By Nick Timiraos
Rising home prices are easing one of the biggest headaches from the housing bust: the high level of homeowners owing more than their homes are worth.
The share of mortgages that are underwater dropped to 19.8% at the end of March, down from 21.7% at the end of December and 25.2% at the end of 2011, according to a report released Wednesday by CoreLogic CLGX -0.40%.
The report shows just how important rising home prices are for the nation’s battered housing markets. When home prices neared a bottom in late 2011, there were 12.1 million properties that were underwater. Now, that number has fallen to 9.7 million. During the first quarter, CoreLogic estimates that some 850,000 households escaped negative equity.
The improvement is due largely to rising home prices, though foreclosures and short sales have also eliminated some underwater households. The improvement follows a period in which government and industry officials have had a heated debate over the merits of principal write-downs, where banks modify mortgages by slashing loan balances. While various legal settlements and government programs have encouraged—and in some cases, forced—banks to adopt write-downs, principal reductions haven’t figured heavily into the equity-restoration story so far.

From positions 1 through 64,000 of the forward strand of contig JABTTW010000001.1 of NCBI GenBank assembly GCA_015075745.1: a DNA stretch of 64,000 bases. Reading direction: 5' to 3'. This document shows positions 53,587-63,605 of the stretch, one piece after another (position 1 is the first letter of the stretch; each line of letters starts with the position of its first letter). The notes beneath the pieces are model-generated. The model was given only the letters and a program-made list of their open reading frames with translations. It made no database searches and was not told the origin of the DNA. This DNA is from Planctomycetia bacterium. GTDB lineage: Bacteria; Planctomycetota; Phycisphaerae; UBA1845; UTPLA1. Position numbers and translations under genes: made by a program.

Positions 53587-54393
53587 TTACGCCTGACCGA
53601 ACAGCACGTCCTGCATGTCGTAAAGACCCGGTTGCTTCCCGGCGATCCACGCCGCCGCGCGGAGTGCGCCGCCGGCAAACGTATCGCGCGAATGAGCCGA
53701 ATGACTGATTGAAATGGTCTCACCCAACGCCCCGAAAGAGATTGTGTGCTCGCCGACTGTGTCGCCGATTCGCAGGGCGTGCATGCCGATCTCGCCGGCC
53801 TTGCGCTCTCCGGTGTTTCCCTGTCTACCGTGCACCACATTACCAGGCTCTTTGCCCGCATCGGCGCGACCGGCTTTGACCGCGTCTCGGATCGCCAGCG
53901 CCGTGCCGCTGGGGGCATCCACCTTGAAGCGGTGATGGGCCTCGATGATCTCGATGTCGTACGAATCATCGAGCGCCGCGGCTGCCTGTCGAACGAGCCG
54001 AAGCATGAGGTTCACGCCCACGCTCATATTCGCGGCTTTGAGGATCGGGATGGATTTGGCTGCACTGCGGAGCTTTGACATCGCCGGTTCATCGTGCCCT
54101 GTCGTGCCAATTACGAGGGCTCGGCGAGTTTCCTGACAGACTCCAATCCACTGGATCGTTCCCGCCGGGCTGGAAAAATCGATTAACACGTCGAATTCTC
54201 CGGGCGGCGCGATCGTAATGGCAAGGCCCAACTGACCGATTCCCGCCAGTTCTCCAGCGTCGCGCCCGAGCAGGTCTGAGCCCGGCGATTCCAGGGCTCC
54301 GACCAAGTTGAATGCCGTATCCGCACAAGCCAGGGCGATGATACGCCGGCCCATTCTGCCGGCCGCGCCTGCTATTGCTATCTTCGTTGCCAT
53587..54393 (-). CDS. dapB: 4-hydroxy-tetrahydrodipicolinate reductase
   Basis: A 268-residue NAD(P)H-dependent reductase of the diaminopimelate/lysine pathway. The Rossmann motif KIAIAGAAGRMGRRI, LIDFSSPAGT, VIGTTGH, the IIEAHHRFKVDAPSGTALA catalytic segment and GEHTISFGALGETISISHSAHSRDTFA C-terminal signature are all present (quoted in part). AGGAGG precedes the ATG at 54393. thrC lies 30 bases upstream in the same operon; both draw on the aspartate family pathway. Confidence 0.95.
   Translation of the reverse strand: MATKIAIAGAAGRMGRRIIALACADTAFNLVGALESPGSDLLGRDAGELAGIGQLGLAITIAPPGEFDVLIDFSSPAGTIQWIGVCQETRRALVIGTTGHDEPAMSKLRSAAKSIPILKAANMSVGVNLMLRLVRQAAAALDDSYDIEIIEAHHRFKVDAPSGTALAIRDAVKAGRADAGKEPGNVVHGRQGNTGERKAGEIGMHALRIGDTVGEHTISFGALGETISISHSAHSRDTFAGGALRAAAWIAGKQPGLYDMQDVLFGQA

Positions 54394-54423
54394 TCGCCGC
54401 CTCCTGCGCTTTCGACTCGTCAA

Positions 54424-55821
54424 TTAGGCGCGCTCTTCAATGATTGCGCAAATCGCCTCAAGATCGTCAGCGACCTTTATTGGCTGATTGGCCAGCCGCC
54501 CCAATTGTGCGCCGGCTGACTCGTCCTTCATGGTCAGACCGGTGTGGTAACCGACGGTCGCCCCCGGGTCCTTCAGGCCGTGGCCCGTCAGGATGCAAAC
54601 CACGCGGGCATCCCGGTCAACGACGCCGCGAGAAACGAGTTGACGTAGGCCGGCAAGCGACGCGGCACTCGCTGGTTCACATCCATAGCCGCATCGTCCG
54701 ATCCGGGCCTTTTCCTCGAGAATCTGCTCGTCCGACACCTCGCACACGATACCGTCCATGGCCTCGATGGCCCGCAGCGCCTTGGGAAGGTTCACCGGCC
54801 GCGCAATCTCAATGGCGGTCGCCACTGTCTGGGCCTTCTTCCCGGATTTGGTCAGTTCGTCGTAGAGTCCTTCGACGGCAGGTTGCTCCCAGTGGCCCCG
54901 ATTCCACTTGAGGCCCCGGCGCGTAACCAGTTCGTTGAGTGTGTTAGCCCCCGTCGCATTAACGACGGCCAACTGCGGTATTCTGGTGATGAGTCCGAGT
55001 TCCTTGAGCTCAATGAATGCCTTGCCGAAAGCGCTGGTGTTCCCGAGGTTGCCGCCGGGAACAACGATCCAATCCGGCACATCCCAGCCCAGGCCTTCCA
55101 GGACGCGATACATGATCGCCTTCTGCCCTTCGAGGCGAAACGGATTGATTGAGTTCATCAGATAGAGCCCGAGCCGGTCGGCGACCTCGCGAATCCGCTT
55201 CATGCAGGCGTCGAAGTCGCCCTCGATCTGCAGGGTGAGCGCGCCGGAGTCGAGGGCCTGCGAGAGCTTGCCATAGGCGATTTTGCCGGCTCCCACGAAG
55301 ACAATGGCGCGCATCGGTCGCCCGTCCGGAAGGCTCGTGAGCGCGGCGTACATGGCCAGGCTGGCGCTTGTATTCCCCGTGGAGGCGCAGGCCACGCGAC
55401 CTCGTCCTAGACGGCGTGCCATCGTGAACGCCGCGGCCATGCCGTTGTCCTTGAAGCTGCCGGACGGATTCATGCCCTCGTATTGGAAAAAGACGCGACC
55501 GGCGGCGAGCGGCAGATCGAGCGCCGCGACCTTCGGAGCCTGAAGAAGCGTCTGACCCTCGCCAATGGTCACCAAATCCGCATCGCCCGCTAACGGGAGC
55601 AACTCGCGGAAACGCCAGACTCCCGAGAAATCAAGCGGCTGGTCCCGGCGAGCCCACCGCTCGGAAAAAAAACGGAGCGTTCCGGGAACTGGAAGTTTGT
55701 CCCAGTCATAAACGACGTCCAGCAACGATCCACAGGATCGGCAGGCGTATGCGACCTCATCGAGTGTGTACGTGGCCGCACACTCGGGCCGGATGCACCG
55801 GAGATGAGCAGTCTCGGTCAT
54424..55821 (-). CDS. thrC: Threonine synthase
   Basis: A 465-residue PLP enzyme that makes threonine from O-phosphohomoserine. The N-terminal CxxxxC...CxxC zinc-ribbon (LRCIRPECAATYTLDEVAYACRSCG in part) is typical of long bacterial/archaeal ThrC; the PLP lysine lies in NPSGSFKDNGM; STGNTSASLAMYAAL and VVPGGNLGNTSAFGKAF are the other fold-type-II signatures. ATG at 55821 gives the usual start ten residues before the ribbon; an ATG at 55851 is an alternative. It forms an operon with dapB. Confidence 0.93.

The effects of the housing bust could still linger for many years. CoreLogic estimates that on top of the 19.8% of underwater homes, another 23% of homes with a mortgage have less than 20% equity, meaning those borrowers may be less likely to move because they don’t have enough money to make a down payment on a home that’s comparable to the one they own. Around 4.4% of borrowers have just 5% equity, meaning they could fall back underwater should prices drop. (Around one-third of U.S. homes don’t have a mortgage, and the CoreLogic figures don’t include mortgage-free properties.)
The report shows that among major U.S. metro areas, negative equity is highest in Tampa, where 41.4% of borrowers are underwater, followed by Miami (40.7%), Atlanta (34.5%), Chicago (34.2%) and Warren, Mich. (33.6%).
Rising home prices are likely to encourage more owners to test the market in the coming years, though inventories of for-sale homes remain below their levels of a year ago in the majority of U.S. housing markets.
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